Read more about this development in our article: Indonesia passes the long awaited Personal Data Protection Law | Indonesia | Global law firm | Norton Rose Fulbright

Looking forward to 2023

With cyber-attacks increasing in frequency and severity, states as well as corporates are becoming increasingly cognizant of the need to implement adequate safeguards to protect data – both personal data and business sensitive information. The trend of threat actors targeting high-profile targets, becoming more organized and employing increasingly sophisticated methods to conduct cyber-attacks will likely continue.

Managing cyber and data risk will need to be the priority of all boards of directors for 2023 – if it is not already front of mind. This will nevertheless be a challenge for corporates as they navigate economic headwinds while facing the need to continue to invest in resources in order to develop and improve on robust cybersecurity and data protection programs.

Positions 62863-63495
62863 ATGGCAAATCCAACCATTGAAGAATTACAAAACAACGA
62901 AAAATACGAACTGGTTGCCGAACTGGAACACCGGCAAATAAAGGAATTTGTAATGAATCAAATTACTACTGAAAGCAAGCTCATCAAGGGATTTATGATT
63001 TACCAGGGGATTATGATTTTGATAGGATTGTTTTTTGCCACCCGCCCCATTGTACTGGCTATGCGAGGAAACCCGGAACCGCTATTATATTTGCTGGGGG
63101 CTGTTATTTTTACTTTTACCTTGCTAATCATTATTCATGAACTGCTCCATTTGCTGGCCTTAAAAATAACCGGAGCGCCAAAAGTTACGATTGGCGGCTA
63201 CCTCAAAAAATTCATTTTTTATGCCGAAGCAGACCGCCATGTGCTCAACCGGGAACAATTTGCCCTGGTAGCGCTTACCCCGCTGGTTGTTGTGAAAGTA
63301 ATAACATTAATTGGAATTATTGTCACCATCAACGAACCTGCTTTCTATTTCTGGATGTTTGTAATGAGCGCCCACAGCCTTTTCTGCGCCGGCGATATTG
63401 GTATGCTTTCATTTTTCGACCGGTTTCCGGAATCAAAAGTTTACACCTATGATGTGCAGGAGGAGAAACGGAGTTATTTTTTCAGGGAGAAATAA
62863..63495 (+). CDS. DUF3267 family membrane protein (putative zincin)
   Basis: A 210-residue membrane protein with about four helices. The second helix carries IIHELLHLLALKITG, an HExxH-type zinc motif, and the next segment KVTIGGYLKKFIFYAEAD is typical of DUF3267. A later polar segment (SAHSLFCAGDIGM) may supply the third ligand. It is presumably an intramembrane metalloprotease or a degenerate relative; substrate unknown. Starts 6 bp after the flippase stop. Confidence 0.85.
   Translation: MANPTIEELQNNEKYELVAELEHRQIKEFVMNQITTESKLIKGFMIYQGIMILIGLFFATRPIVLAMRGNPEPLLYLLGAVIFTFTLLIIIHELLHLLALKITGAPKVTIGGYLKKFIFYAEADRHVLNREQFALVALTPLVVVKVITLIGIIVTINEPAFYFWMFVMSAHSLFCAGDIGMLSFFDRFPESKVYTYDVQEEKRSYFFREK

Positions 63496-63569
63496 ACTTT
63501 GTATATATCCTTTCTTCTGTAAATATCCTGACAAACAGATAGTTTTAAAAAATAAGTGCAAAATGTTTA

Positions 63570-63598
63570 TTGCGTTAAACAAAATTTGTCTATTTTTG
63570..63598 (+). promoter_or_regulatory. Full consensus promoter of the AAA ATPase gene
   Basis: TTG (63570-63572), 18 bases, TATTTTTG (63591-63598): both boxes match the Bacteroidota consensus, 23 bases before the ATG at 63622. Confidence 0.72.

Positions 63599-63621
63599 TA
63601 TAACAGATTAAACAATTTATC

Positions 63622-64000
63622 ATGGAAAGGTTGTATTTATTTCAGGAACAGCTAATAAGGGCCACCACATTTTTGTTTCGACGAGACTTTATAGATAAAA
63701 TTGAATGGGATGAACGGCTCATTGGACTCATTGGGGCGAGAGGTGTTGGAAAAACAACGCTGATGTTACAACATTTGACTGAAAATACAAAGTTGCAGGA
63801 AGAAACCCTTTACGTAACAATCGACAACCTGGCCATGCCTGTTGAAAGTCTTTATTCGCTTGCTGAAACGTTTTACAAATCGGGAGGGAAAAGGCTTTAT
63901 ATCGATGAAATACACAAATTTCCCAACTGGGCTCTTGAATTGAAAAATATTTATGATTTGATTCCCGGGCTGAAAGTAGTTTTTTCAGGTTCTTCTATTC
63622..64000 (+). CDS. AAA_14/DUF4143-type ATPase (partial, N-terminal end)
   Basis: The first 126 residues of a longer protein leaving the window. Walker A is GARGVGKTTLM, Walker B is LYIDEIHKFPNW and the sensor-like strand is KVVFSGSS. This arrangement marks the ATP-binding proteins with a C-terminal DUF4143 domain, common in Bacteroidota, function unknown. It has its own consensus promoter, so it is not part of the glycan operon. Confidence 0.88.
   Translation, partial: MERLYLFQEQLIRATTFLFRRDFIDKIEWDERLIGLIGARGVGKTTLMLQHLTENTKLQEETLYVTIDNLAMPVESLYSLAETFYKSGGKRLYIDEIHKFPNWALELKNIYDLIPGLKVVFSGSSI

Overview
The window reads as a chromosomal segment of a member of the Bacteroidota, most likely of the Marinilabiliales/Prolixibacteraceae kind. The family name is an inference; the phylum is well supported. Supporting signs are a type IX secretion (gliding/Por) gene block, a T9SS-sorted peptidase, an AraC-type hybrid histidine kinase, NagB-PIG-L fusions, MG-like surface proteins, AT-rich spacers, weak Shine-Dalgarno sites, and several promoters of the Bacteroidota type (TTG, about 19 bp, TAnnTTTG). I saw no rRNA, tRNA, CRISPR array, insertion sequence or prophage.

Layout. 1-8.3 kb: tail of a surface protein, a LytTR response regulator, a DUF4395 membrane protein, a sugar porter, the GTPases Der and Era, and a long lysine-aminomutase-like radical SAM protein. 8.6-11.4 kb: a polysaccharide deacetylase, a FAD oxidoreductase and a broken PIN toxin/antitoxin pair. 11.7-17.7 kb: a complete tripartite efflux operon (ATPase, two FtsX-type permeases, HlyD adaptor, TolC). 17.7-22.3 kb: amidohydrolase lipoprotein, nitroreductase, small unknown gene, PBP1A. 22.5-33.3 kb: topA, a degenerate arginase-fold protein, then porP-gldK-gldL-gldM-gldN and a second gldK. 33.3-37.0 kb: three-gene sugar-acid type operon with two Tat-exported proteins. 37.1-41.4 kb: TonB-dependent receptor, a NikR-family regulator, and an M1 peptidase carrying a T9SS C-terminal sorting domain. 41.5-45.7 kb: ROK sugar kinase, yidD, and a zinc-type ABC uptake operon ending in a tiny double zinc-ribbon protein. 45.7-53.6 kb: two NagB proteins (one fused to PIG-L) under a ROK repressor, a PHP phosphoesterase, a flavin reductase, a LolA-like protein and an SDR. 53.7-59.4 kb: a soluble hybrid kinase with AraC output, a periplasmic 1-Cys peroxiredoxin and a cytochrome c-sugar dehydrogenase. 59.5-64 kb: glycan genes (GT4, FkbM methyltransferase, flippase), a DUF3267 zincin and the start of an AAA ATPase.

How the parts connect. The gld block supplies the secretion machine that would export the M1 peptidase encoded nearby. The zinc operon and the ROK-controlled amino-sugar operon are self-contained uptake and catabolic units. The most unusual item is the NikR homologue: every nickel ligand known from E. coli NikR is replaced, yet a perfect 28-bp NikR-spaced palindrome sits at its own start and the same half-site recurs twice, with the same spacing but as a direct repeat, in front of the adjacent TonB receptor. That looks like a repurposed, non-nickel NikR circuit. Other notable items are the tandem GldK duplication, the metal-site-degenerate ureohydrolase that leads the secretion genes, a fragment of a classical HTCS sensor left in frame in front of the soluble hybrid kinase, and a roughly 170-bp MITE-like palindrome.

Therefore, it is time for corporates to start devising strategies with trusted advisors and consultants (including legal advisors) to implement and execute roadmaps to achieve cyber resilience and safeguard data entrusted to them by their business partners, customers and employees. 

[1] Razer (Asia-Pacific) Pte Ltd v Capgemini Singapore Pte Ltd [2022] SGHC 310

[2] Review of the Cybersecurity Act and Update to the Cybersecurity Code of Practice for CIIs (csa.gov.sg)

[3] The CRTF comprises senior government representatives from cybersecurity, financial regulation, technology and law enforcement domains whose mandate is to develop and make recommendations on countering ransomware.

[4] Amendments to fortify Personal Data Protection Act to be tabled in October — Annuar Musa | The Edge Markets

[5] NCSA set to boost cyber security laws (bangkokpost.com)